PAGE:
The ability to build and nurture mutually-trusting relationships requires excellent listening skills, vulnerability, humility and empathy. Conversations have to go beyond the business at hand. Leaders must be sometimes willing to forgo efficiency if it means strengthening social capital.
Finally, adaptability is the name of the game. Leaders who long to revert to “normal” are unlikely to succeed in the world of remote-hybrid work. Leaders need to be able to adjust quickly (e.g. strategies, deliverables, deadlines, work locations, team members, etc.) to achieve goals amidst changing demands. Those who thrive in chaos, ambiguity and uncertainty are likely to do well.
Many recent surveys indicate that most employees want to work in the office 1-3 days a week and remotely the other days. How can senior business leaders partner with Human Resources to make well-informed policy decisions? What kind of data will help to make a compelling case for the eventual decisions?
First, managers would benefit by enlisting HR to help identify jobs (or aspects of jobs) to examine which ones might be best done at the same time from anywhere, which should be done in the same place at the same time, and which can be done anywhere at almost any time. A representative sample of employees should be surveyed for their preferences, even if not everyone is able to get 100% of their needs met. You’ll also need to answer questions like: How have managers and employees done over the last 15 months in terms of meeting or exceeding performance goals? How productive have they been working remotely? Find objective ways to measure results that are fairly consistent across all teams. (Simply asking employees and managers about their productivity may not yield the most reliable data.) How many more (or fewer) hours were required to get the work done while working remotely? What was easier, and what was harder? What tools, processes or policies made working remotely easier, and of these which lend themselves to hybrid work?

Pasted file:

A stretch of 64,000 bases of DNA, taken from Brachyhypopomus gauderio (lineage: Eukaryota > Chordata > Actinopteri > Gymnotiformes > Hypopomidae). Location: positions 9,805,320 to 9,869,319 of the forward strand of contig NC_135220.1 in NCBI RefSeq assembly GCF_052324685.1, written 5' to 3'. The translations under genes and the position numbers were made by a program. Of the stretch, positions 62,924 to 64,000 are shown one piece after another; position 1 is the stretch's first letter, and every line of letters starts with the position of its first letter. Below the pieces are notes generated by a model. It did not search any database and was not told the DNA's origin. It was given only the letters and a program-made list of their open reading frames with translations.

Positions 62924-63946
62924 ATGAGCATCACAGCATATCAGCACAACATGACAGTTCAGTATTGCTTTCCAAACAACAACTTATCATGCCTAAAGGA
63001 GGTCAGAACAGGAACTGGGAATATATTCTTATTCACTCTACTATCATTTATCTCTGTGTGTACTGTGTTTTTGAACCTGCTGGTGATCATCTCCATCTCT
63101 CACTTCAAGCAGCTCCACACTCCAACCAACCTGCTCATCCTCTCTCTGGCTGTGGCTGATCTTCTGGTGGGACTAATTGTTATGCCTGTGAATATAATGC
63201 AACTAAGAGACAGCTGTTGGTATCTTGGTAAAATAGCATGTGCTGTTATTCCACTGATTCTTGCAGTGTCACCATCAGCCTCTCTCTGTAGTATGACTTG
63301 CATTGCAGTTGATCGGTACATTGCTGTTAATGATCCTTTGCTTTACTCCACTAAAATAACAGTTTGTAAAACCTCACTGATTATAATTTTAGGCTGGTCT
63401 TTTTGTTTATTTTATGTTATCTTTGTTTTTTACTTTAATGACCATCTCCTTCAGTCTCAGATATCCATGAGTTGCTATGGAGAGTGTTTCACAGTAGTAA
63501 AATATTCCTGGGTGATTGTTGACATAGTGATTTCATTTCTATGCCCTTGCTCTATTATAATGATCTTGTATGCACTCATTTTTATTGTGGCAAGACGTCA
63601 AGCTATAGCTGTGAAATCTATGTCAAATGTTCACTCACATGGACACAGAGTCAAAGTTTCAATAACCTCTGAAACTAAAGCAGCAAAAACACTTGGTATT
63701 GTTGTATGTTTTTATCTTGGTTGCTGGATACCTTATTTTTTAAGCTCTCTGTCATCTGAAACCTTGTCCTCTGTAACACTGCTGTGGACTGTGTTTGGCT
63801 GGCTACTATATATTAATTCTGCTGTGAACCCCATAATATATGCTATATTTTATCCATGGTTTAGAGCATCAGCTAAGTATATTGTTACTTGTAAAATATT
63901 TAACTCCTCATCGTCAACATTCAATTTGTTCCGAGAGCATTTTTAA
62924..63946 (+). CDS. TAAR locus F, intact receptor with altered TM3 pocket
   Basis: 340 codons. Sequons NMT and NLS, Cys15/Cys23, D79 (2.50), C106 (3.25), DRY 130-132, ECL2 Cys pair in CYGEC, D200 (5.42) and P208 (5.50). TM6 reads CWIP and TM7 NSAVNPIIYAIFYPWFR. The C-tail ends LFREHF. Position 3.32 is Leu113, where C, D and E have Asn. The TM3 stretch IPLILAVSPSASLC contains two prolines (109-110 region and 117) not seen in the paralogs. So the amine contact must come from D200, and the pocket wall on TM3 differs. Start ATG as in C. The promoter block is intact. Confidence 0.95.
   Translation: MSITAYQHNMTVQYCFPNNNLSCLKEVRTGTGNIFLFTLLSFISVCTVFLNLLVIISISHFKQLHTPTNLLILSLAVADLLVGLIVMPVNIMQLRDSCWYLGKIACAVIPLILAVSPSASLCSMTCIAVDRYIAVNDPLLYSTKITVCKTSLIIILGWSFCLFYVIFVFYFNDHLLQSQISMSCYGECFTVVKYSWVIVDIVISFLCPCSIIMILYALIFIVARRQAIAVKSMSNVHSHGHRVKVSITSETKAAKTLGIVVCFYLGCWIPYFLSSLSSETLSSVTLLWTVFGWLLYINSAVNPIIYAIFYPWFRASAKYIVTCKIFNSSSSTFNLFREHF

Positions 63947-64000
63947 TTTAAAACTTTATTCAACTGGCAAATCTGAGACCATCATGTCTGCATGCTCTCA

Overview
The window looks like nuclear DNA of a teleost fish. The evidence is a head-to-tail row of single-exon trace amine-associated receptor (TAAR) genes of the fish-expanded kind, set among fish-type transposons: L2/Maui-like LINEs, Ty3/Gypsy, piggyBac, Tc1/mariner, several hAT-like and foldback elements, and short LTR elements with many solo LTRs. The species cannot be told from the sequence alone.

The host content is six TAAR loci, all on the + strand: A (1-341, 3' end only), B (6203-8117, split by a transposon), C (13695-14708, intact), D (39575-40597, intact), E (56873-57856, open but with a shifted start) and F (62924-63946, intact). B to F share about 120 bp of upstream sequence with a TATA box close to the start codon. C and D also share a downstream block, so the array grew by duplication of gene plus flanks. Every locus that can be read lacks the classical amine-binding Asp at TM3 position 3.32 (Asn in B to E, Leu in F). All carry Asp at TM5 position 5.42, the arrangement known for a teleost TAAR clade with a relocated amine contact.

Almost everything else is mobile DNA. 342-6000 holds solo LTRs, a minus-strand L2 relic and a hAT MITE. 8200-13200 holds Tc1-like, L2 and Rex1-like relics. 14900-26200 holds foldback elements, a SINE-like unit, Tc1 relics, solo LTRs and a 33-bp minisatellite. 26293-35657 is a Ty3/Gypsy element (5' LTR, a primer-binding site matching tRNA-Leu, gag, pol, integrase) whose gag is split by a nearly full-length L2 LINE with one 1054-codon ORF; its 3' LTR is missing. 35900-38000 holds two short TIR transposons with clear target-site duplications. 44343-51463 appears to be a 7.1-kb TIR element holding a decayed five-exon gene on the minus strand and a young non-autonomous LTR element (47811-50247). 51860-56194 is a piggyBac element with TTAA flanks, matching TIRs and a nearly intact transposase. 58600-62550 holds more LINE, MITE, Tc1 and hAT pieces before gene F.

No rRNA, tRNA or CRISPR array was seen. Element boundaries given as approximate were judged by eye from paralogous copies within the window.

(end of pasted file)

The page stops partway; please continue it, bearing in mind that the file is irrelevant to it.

Senior business leaders would be well-served to invite HR to be part of all strategic planning conversations, as HR often has access to a wealth of data at their fingertips, both quantitative and qualitative, which can be used to help make well-thought-out decisions and avoid costly mistakes. For example, if the CEO is planning to require every employee to return to the office with rare exceptions, it could save the company a massive brain drain if they had survey data that said that 50% of top-performing employees plan to leave the company if they can’t work remotely at least 2-3 days a week.
Even though it may feel maddening to those who continue to wait for their organizations to make a decision about the future of work, it’s worth the time and effort for senior leaders to gather the data they need to make well-informed decisions, even if they must be revisited over the next few months, carefully assessing the risks and trade-offs. When employees leave en masse, the cost to organizations is incalculable. Not only are they losing talented resources with the skills and know-how to get the job done, but they’re weakening their competitive positioning, missing new business opportunities, and sapping intellectual capital, potentially tarnishing their reputation and credibility, and losing time they can never get back.
- Contact Kevyn through via email, or connect with him on LinkedIn to find out more about his services or to set up an exploratory call
- Guided Insights’ Building a High-Performance Hybrid Team workshop is designed to help team leaders and members make a smooth transition to the “new normal,” whatever form that may take. See our information sheet and related graphic that describes the benefits, goals, process, and typical topics.